Ascendance proposes a long-range, low-emission hybrid VTOL air taxi
Right now, the entire electric VTOL scene is a house built on a foundation of faith. Faith that the hordes of researchers beavering away on next-gen battery technology will achieve an enormous energy density breakthrough, or faith that hydrogen fuel cell powertrains will prove safe, reliable and practical in an aviation context.
Both seem likely, eventually, but the urban air taxi industry is pushing to be up and running within five years, and right now there's no powertrain on the market that can keep these energy-intensive vertical-lift birds in the air long enough to be practical in a commercial sense.
France's Ascendance sees an opportunity for an intermediate step. The company was founded by four ex-Airbus employees who worked on the groundbreaking E-Fan project, which back in 2015 became the first electric aircraft to cross the English Channel. Now, the team is working on a hybrid initiative to make long-range, low-emissions VTOL flight a reality even before the battery and hydrogen guys make their breakthroughs.
The company's first project is the Atea aircraft shown at the top. While many eVTOL designs use wings, none looks as close to a standard small plane as this one. The fuselage, forward propeller, and T-shaped tail look entirely familiar instead of alien and sci-fi like some of the competition. It's clearly designed to be just as comfortable taking off and landing on airstrips as vertipads.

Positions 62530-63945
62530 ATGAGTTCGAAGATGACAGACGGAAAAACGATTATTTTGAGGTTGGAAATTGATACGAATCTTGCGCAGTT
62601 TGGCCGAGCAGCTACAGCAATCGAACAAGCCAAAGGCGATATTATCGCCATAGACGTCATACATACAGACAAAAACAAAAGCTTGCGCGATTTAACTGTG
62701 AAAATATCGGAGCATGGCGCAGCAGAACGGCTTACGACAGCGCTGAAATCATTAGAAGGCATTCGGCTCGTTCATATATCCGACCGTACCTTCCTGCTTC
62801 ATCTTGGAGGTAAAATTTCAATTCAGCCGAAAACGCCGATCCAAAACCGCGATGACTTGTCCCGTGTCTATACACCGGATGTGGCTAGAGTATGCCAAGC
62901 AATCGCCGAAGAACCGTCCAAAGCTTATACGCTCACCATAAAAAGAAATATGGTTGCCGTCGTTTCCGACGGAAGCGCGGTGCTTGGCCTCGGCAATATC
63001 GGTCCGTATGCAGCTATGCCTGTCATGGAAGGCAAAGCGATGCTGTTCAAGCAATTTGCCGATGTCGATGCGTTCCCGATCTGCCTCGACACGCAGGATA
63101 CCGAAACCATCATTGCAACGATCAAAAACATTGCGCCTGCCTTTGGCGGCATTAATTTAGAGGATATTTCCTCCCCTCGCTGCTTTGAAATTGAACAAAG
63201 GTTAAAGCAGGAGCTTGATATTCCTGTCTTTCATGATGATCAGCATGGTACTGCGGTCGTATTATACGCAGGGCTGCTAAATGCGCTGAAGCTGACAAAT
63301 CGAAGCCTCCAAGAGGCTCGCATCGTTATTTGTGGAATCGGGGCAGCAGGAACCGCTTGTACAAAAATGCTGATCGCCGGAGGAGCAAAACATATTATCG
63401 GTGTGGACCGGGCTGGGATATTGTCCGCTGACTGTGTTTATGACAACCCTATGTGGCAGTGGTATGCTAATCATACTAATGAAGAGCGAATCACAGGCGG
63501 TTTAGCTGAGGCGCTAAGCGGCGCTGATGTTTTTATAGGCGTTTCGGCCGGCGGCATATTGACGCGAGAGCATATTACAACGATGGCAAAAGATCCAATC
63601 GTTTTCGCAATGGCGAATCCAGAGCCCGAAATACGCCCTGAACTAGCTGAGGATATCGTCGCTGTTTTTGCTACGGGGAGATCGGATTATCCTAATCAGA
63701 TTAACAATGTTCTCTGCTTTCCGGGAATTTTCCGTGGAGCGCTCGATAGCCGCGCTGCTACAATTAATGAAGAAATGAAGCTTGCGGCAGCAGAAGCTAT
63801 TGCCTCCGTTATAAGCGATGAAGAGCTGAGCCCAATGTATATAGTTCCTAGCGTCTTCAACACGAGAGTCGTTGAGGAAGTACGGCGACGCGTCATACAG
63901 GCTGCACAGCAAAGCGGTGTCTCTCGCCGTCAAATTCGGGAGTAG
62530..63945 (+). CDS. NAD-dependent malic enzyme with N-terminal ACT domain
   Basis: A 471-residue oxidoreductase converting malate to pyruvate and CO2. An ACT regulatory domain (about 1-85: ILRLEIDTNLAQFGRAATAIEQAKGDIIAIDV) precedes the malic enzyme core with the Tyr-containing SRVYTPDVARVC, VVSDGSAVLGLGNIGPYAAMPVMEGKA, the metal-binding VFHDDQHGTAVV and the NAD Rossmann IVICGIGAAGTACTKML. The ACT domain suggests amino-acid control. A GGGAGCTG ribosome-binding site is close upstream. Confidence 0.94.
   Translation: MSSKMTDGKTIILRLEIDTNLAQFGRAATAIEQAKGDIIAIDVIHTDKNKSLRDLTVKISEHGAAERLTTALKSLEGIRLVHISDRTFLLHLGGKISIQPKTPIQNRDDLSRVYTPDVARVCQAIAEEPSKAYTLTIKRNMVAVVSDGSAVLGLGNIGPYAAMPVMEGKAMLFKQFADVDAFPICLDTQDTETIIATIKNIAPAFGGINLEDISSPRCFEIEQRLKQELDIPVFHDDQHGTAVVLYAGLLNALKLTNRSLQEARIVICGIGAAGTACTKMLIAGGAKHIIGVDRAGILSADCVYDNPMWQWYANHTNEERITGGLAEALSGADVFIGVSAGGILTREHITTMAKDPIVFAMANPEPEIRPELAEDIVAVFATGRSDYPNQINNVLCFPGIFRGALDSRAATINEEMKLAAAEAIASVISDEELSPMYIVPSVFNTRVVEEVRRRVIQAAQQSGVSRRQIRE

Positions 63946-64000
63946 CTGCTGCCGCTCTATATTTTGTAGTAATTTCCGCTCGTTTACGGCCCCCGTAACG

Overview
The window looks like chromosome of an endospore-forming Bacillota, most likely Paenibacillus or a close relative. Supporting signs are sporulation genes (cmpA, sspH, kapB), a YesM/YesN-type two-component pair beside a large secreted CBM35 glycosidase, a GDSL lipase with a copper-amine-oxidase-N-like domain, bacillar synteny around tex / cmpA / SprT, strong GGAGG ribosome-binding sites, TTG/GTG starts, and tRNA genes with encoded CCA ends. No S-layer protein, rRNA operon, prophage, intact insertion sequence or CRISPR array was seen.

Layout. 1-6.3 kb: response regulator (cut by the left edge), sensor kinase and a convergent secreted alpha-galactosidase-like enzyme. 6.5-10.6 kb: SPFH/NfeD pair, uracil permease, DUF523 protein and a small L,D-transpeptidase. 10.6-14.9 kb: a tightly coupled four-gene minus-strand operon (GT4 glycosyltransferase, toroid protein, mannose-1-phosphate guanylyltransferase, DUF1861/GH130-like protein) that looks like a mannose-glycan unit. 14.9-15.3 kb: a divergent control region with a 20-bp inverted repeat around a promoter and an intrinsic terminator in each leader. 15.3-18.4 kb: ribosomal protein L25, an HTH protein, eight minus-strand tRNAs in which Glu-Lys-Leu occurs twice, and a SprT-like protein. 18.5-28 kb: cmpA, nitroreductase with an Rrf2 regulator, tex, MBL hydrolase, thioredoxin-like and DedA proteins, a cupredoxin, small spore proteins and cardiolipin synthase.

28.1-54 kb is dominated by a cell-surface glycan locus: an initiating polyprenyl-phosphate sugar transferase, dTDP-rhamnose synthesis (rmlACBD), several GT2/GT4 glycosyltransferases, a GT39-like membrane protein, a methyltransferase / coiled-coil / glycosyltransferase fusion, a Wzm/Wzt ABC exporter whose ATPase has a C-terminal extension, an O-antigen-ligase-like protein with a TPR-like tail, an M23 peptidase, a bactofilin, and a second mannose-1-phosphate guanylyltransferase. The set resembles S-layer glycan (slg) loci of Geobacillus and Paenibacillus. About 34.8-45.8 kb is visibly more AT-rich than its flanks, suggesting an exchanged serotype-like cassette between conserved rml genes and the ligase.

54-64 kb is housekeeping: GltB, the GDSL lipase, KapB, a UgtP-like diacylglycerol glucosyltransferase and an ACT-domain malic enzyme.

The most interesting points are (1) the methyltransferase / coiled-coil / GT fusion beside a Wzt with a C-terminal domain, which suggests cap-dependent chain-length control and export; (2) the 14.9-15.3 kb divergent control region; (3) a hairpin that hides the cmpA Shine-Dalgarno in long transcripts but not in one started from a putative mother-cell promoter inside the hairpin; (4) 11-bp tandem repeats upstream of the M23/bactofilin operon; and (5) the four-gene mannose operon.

When it's time for VTOL operations, it rises vertically on just three medium-sized five-bladed fans, one in each wing and one ducted right through the front of the fuselage. Interestingly, these props appear to have no central hub. Instead, the middle is vacant and the blades are driven from the outer circumference of each fan. It looks pretty neat, and allows the fans to be mounted neatly in holes in the wings, but it seems like a mechanically inefficient way to run a prop; the motors need to spin faster at the outside edge to develop thrust than they would in the middle.
On the front of the plane, there's a regular propeller for efficient horizontal flight. Certainly not as efficient as you'd get out of a fully tilt-rotor design like Joby Aviation's aircraft; the VTOL fans, left uncovered, will cause some drag. But tilt-rotors are relatively complex, and static rotors like these are simple. With simple comes cheap, and since Ascendance won't be relying solely on batteries, efficiency becomes less important.
Details on the powertrain are as yet not available; presumably, we're looking at a small to medium sized battery capable of handling the high power and energy requirements of VTOL operations, with an efficient gasoline-powered range extending generator on board.
In a presentation at this year's Mobility Shaker event, Ascendance's Jean-Christophe Lambert claimed this hybrid system would reduce emissions by 50-80 percent compared with a helicopter. The company hasn't made any claims about range at this stage, but points out that right now, fossil fuel stores some 50 times the energy of current lithium batteries per weight.
So while it's not the all-electric future we're all hoping for, it's still a positive step that could bring significant carbon savings in the next 10 years while giving these next-gen VTOL air taxis proper inter-city range figures with fast refueling/recharging at each stop. And Ascendance, like everyone else, is looking forward to the point where pure battery-electric or hydrogen-electric systems will do the trick.